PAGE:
Breaking Up with Alcohol in Middle Age by Lisa May Bennett

I'm honored to have author Lisa May Bennett part of my blog today. She shares a helpful guest post as part of her blog tour of her memoir MY UNFURLING. 

Nine years ago, I completed my first Whole30. In case you’re not familiar, Whole30 is a food elimination program in which you don’t eat grains, dairy, added sugar, legumes, or alcohol for thirty days. I was looking for something to make me feel healthier, and I was very pleased with the results. To this day, I eat much less of the foods in some of those groups, and I can see exactly how eating them affects my body. 

 But my biggest discovery that month was how much better I felt without alcohol. I had been drinking regularly since I was 16—for more than three decades! I didn’t think I had a serious problem, but something didn’t feel quite right about the persistent nature of my habit. 

Sadly, even with positive evidence in hand, I celebrated the first day after my Whole30 with a glass of wine. It would take me nearly three more years to finally break up with alcohol for good. 

By that time, I had reached my fifties. Drinking was still a given—an automatic part of my life in so many ways. Dinners out, celebrations, getting together with friends, relaxing after a rough week, and so many other activities both big and small were accompanied by multiple adult beverages. 

Not only had I started questioning whether all that alcohol was good for my health, but I was also wondering if it was affecting me emotionally and holding me back from my dream of becoming a published writer. 

Alcohol is a toxic substance, and as I reached middle age, my body was having a harder time processing it. Several bad experiences with getting intoxicated much quicker than usual convinced me that something was up. Maybe hormonal changes were contributing to my decreased tolerance. 

But feeling stuck in life was what finally convinced me to quit. I was in a rut, and I needed to climb out, but alcohol kept washing over me, pushing me back down again and again. 

I’ve now been sober for six and a half years. In that time, my health has improved; issues that I thought were “just me” are mostly gone—like my gastrointestinal and sleep issues. 

Removing alcohol wasn’t a magic fix, of course. It was more like unlocking a door. I still had to walk through that door and explore what was on the other side. I had to figure out why I had been okay with living behind that locked door for so long. And I found other doors to open, other areas of my life and mind to examine.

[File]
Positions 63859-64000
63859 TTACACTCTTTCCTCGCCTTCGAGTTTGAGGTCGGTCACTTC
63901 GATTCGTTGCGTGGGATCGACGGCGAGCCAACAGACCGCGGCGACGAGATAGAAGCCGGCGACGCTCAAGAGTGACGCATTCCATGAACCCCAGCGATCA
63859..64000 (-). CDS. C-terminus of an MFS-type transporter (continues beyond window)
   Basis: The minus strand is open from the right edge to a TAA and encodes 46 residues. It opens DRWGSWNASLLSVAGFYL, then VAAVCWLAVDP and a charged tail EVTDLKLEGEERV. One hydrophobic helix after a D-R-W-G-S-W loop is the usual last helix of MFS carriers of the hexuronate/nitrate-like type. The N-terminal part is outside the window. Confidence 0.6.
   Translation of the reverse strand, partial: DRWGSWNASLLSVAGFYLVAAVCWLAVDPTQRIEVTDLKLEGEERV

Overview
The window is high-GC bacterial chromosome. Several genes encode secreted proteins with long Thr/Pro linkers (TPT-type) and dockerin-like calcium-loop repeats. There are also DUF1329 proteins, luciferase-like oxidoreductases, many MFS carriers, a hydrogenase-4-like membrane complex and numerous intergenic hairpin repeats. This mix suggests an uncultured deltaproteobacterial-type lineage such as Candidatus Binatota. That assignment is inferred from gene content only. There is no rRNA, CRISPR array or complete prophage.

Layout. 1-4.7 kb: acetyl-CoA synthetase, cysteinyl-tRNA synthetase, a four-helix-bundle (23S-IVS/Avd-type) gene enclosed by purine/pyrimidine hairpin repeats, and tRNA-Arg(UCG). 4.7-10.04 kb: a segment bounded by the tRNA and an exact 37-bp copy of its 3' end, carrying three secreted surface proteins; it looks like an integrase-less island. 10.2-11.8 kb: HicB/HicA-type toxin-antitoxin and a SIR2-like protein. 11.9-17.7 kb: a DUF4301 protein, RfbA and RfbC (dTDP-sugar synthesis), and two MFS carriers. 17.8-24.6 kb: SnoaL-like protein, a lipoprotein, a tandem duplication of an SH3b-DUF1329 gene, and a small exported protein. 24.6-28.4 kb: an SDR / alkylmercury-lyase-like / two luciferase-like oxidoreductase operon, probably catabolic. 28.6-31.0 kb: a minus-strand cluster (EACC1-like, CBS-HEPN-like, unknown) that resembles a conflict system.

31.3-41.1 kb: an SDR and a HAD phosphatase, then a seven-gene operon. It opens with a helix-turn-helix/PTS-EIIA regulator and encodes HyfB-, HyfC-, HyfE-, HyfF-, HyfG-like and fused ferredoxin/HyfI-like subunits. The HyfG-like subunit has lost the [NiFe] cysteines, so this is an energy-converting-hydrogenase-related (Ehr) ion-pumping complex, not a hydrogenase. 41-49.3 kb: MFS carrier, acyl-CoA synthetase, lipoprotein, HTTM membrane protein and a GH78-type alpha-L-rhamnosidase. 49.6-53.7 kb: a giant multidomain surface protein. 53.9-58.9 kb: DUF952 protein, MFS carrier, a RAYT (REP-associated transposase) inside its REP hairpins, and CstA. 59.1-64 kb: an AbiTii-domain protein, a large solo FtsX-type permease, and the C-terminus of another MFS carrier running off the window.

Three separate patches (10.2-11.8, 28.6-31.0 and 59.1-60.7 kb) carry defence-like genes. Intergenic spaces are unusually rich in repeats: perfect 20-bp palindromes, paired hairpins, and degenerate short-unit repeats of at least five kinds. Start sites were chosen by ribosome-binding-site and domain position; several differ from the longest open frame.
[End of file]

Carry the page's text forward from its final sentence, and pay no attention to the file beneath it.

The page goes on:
I finally wrote a memoir and self-published it, and now I’m finishing up my second book. I’ve been exercising and meditating and trying new things. I’ve even been helping others with self-publishing their own books. None of this would have happened if I had not quit drinking. 

Sometimes I wish I made this change sooner. Why did I wait until I was in my fifties? Perhaps because I was waiting for a rock bottom that might never have occurred. But here I am, living proof that you can make a change in middle age, even if your life isn’t falling apart, and still see amazing results.

Add her book to your GoodReads reading list. Or purchase a copy on Amazon.

About My Unfurling

Wicked hangovers. Scary blackouts. Ugly fights with friends. The results of binge drinking weigh heavily on Lisa May Bennett. She tries repeatedly to savor “just a few” glasses of wine—only to find herself passed out on the couch again.

Lisa has a bucket list full of exciting adventures with zero check marks next to them. Her anxiety and self-doubt are crying out for real solutions, not more booze. And her dream of becoming a published writer is fading away. She worries that her love of a good buzz will keep her stuck in this rut. Can she take charge of her life, or is she headed for a disastrous rock bottom?

This touching and funny memoir explores the childhood experiences that paved the way for Lisa’s drinking habit. She examines her complicated relationship with her mother, her experiences as a late bloomer, and her ongoing search for validation. In an engaging and relatable voice, the author shares how she began to “unfurl” without alcohol holding her back. But will she stay sober and discover how to truly thrive?

Anyone wondering if they'll ever burst out and follow their dreams will find My Unfurling compelling and hopeful.

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